On expanding the Quick Settings
notification tray one can find options for quick access to the profile,
battery status, settings shortcut, Wi-Fi, Bluetooth, GPS, data
connectivity, data usage status, airplane mode, brightness, screen
timeout, auto rotate and audio profiles (for alerts and other
The Micromax Canvas Tab also features Google Now,
an Android 4.2 feature which is a voice-based information assistant and
an extension of Google search. It uses cards which are essentially small
boxes that offer different sets of information like weather forecast,
directions, traffic information, scores, appointments and currency
The Micromax Canvas Tab comes preloaded with a
number of apps such as Spuul, which can stream movies and television
shows; Kingsoft Office Suite, for creating and editing Office files,
and M! Security, which is powered by NQ Mobile for warding off virus and
malware attacks. However, the M! Security app is not completely free
and users need to pay for using the premium features of the app. Also on
board in the tablet is M! Live that gives access to download music,
videos, games and apps from M! Live store.
The Canvas Tab's native
music player and the video player are the same as seen on the Canvas 4
and Canvas Doodle 2. The music player UI is a complete revamp with
access to company's online music store, while the video player comes
with the 'Pause on Look away' feature that detects when you are looking
at the screen and stops the video when it does not detect user's face.
Canvas Tab also comes preloaded with host of Google apps such as Gmail,
Google Search, Google+, Hangouts, Google Maps, Play Books, Play Movies
and TV, Play Store and YouTube. There is FM radio support on the tablet
Performance/ Battery Life
The Micromax Canvas Tab
is powered by a quad-core 1.2GHz MediaTek 8389 processor. It has 1GB of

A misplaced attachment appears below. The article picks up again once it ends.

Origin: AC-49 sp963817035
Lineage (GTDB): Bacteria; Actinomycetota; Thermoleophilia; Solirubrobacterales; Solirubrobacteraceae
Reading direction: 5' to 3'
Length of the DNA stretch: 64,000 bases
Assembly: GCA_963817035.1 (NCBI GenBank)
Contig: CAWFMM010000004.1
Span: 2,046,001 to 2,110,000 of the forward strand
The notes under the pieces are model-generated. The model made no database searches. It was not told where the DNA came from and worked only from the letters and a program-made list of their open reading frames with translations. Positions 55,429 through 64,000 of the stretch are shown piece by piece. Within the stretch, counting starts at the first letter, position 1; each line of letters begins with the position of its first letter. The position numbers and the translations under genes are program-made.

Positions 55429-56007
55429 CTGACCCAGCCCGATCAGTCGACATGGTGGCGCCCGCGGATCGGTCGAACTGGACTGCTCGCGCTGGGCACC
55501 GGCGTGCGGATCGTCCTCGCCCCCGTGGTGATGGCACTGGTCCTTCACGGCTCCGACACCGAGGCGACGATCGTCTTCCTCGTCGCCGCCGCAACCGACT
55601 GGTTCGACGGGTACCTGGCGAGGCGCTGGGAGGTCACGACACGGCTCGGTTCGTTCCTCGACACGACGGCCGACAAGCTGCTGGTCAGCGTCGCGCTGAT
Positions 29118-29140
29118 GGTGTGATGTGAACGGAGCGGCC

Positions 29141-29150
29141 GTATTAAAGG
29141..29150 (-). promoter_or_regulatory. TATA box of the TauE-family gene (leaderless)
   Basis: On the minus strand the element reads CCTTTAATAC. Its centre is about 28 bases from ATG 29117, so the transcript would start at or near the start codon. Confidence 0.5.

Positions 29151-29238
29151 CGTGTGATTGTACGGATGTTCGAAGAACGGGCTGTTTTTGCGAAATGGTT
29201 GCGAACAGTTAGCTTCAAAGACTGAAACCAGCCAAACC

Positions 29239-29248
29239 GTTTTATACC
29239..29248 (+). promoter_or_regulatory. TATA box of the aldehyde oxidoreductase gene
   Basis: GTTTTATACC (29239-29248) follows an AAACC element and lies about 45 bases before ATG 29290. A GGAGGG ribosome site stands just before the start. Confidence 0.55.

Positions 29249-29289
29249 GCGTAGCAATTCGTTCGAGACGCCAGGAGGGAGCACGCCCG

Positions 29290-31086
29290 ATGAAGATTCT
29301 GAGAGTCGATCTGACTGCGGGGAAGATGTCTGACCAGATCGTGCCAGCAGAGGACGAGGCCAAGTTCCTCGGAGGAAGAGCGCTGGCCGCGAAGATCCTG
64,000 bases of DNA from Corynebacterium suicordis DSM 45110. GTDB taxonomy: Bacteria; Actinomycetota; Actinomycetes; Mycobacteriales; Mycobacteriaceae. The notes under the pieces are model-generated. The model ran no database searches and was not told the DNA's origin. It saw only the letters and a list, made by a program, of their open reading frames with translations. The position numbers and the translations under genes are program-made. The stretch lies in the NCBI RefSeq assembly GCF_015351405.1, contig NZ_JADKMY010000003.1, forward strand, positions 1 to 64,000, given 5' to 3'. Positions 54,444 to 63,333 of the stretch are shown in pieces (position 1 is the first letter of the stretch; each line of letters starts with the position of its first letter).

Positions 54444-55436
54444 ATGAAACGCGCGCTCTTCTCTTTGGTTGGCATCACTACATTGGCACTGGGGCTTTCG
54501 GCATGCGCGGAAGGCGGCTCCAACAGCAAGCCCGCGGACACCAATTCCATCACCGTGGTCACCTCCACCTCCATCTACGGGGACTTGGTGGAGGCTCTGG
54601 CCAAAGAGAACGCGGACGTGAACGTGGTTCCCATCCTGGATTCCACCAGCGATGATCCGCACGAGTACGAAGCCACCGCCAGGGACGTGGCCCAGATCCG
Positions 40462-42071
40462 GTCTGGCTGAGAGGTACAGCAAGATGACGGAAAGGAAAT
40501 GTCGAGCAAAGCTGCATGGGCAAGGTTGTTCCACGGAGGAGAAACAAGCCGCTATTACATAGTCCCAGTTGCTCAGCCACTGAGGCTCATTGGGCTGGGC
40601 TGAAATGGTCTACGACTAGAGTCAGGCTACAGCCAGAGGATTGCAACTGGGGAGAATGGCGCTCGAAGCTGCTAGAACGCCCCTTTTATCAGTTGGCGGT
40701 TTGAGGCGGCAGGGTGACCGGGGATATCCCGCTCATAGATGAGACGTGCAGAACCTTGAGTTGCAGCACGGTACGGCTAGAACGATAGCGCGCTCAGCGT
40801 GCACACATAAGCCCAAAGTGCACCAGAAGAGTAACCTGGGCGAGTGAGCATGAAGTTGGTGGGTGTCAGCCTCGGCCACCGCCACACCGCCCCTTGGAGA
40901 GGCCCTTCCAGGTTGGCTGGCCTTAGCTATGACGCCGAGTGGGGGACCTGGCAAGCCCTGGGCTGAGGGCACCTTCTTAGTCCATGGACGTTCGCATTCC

RAM onboard, and comes with 16GB of inbuilt storage, out of which only
11.07GB is user-accessible and also supports expandable storage up to
32GB via microSD card.
Considering there is a fairly respectable
quad-core processor running under the hood, the Micromax Canvas Tab
manages to chug along just fine. In day-to-day activities the tablet
feels smooth enough and you are not really left wanting for more power.
However, we did notice some minor lag especially while switching from
portrait to landscape mode but other than that we were able to play
tablet-optimised games and HD video clips, without barely any hiccups.
8-inch IPS display is good for viewing movies and videos. The Canvas Tab was able to play full-HD videos and supported popular video formats like
.AVI, .MOV, .MKV and .MP4. The speakers on the Canvas Tab deliver
average sound that distorts a bit at high volume levels and overall the
output through the speaker grill was not very loud as well.
Micromax Canvas Tab comes with single-SIM support (as we mentioned earlier, using the regular SIM
size) and also offers voice-calling abilities, apart from 3G data connectivity. However, we felt that the